violating local racial codes by 'fraternizing' with blacks." As one merchant
in New Orleans complained at the time, "I had rather have a thousand
Chinamen than one Italian" (p. 58).
other hand, though, European immigrants could also try and claim the
privileges of identifying as white. By the middle of the twentieth century
in fact, claims to whiteness tended to dominate the thinking of those
identifying as descendants of European immigrants. "As if by collective
fiat," Jacobson observes about the 1930s, "race was willfully erased among
the so-called minor divisions of humanity; the culture-based notion of
'ethnicity' was urgently and decisively proposed in its place; and the
racial characteristics of Jewishness or Irishness or Greekness were
emphatically revised away as a matter of sober, war-chastened 'tolerance'"
consequence of Jacobson's analysis is his provocative claim that liberal
coalition politics that constituted the Civil Rights movement in the 1950s
and 1960s led to unintended consequences that did not benefit blacks: "[I]n
forging a new politics of racial justice along an axis of black and white,
progressives did help to shift the most salient lines of racial identity,
beginning at a moment when the consolidated whiteness of the new immigrants
was not at all a forgone conclusion" (p. 272). That is to say, the very
effort of assimilating blacks into "white" America reaffirmed European
immigrants' place there. In the name of racial justice, the Civil Rights
movement helped settle an identity of "white" for Europeans who had
previously been troubled by that same identity.
virtue of Jacobson's book--his attention to the fluidity of color-coding,
its historicity--is also perhaps its vice. By taking in the whole scenery of
race, it looses the sense of focus that Gyory's book nicely provides.
Gyory's book has the virtue of showing how race was mobilized politically to
change the law.
politicians thus appear to bear responsibility for racism. By contrast,
Jacobson seems to suggest that traditional examples of racial
coalition-building have been of severely limited effect.
same time, though, because of his broad sweep of history, Jacobson is able
to reveal previously ignored ways in which anti-racism coalitions have
succeeded without yielding to assimilationist ideology. For instance,
Jacobson calls attention to the case of American Communist August Yokinen, a
Finnish immigrant accused of failing to intervene while others tried to
expel black workers from attending a dance at a Finnish Club in Harlem, New York.
For his crime of inaction, the Party put Yokinen on trial before "1500 white
and Negro workers," and he was "convicted" and "sentenced" to promote racial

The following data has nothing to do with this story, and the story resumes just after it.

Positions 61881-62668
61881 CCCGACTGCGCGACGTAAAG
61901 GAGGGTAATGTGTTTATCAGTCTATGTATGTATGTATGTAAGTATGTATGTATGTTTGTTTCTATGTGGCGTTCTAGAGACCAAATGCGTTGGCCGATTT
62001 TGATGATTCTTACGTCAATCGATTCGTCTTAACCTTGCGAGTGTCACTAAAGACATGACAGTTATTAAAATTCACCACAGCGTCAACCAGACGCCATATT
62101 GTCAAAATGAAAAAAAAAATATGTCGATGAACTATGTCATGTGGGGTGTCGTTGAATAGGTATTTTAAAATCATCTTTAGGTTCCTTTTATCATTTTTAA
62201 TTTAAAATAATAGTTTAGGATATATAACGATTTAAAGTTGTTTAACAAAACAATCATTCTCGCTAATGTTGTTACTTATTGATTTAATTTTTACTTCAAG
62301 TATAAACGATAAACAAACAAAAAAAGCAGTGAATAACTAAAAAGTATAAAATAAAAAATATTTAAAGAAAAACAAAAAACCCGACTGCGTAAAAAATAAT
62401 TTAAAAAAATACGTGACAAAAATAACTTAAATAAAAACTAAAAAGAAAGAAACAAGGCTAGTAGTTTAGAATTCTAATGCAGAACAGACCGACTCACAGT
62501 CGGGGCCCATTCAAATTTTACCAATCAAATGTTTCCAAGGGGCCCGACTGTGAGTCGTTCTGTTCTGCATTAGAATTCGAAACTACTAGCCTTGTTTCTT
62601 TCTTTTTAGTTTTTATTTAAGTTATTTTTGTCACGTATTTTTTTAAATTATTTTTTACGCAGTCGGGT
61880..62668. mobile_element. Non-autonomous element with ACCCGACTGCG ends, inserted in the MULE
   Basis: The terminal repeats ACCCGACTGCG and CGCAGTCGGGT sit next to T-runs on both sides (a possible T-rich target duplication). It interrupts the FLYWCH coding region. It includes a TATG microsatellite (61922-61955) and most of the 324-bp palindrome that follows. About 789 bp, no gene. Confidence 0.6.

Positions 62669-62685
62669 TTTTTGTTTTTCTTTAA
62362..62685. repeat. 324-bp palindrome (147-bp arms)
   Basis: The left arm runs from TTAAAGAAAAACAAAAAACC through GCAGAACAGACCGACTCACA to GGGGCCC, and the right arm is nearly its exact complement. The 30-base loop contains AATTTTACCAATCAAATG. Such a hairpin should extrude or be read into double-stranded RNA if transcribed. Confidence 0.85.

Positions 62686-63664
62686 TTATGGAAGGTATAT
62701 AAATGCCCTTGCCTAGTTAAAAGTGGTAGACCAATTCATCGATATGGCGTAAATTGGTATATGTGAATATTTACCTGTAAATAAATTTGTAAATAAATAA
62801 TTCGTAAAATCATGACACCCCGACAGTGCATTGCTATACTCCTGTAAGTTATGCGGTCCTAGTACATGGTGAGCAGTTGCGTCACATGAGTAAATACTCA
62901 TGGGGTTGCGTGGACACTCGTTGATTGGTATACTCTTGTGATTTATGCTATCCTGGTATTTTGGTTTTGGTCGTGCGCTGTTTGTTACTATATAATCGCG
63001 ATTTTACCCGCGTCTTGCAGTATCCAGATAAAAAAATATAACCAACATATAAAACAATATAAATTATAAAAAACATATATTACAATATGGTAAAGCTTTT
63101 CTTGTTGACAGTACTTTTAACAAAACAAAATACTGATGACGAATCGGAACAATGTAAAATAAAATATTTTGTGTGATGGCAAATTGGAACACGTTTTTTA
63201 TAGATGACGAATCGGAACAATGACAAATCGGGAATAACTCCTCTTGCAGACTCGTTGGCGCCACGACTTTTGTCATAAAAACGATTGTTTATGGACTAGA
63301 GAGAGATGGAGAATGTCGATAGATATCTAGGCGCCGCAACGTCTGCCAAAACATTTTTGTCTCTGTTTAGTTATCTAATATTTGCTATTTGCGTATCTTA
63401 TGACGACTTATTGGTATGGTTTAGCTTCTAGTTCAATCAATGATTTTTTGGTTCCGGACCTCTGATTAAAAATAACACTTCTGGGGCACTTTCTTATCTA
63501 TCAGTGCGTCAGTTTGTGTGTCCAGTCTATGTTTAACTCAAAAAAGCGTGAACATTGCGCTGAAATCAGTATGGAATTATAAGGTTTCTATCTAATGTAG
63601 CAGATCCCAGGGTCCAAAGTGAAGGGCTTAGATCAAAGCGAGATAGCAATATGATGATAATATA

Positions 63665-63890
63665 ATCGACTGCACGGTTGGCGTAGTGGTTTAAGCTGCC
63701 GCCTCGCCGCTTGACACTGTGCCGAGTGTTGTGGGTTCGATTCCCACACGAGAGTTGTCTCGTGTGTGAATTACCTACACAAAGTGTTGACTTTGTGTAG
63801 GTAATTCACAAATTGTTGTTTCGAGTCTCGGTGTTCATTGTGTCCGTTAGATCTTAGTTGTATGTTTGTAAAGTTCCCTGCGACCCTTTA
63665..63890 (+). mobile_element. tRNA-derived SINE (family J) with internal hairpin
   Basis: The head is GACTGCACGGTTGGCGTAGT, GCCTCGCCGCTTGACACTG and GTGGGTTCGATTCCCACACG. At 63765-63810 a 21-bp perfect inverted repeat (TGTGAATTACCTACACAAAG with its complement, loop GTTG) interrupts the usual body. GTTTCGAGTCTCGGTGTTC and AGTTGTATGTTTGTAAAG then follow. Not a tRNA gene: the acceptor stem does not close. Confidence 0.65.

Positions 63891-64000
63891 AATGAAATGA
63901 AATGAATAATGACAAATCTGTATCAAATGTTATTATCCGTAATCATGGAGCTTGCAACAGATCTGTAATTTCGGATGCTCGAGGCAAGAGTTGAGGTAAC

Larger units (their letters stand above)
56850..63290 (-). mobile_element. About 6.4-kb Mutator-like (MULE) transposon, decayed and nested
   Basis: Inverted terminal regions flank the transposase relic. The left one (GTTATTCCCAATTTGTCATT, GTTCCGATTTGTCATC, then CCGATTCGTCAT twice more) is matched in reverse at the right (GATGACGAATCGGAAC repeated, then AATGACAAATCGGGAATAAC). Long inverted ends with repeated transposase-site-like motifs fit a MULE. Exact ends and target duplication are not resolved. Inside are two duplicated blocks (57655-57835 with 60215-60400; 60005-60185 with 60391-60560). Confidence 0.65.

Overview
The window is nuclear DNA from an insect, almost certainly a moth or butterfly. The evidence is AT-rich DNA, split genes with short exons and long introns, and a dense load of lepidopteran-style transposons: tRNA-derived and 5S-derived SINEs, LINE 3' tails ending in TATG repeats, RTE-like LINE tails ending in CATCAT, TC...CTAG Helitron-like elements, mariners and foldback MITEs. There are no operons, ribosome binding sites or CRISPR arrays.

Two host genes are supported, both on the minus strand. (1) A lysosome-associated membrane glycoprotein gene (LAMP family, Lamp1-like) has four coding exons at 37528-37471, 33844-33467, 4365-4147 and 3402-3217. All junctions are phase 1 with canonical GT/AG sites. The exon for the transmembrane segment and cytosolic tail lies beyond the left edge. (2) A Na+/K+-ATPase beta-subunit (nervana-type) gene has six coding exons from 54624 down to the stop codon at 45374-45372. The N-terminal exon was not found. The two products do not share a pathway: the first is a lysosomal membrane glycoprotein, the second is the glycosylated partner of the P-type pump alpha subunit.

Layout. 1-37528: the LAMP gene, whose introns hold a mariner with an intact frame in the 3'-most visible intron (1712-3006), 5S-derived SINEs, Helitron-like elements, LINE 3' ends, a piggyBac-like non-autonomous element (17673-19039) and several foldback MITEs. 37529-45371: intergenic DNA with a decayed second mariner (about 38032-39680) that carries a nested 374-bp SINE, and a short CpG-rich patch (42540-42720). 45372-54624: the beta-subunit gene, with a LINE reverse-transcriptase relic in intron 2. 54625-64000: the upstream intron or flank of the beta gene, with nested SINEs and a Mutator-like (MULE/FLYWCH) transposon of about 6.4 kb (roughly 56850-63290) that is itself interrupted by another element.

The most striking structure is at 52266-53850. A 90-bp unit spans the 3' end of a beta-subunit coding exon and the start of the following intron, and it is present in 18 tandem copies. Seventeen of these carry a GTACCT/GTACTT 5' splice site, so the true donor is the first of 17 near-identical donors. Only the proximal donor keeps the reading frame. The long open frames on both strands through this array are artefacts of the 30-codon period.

equality (pp. 251-54). Jacobson shows how passively identifying as white,
and then not acting in the face of racist violence, was, for New York
Communists, regarded as racist itself. In this episode, racial politics
became not simply a liberal program of including members of an "out" group,
and so defining the "we" as equal Americans. The organizers of Yokinen's
trial wanted to go deeper, forcing people to be constantly aware of how
people assert race, without seeming to assert it.
country that constitutionalized a system of racial slavery and legally
naturalized only "free white persons," the study of the history of
immigration to the United States must always account for its founding myths
about color and difference. As works on immigration history, Closing the
Gates and Whiteness of a Different Color remind us that attempts
at legal and social exclusion (blackness), at the same time, have always
meant legal and social inclusion (whiteness). Scholars who become familiar
with the arguments of these two important and provocative books will find
that no group or person in American history has escaped this predicament.
Call Number: E184.C5G9 1998
Chinese Americans -- History -- 19th century
Chinese Americans -- California -- History -- 19th century
Chinese Americans -- Legal status, laws, etc. -- History -- 19th century
California -- Emigration and immigration -- History -- 19th century
Labor policy -- United States -- History -- 19th century
Labor policy -- California -- History -- 19th century
United States -- Race relations
California -- Race relations
Citation: Louis C. Anthes . "Review of Andrew Gyory, Closing the Gate: Race,
Politics, and the Chinese Exclusion Act," H-Law, H-Net Reviews, April, 1999.
“Andrew Gyory has set out to revise the dominant
historical interpretation that the Exclusion Act was generated by the racist
ideology of organized labor. He argues instead that the political process
was top-down, flowing from national politicians and foisted on workers who
were against Chinese exclusion…Unfortunately, the fine empirical work Gyory
has done…has been undermined by some questionable assumptions about the
relationship of intentionality and action.”
Henry Yu, review of Closing the Gate: Race,
Politics, and the Chinese Exclusion Act, by Andrew Gyory, Law and
History Review 20 (Summer 2002): 418-420.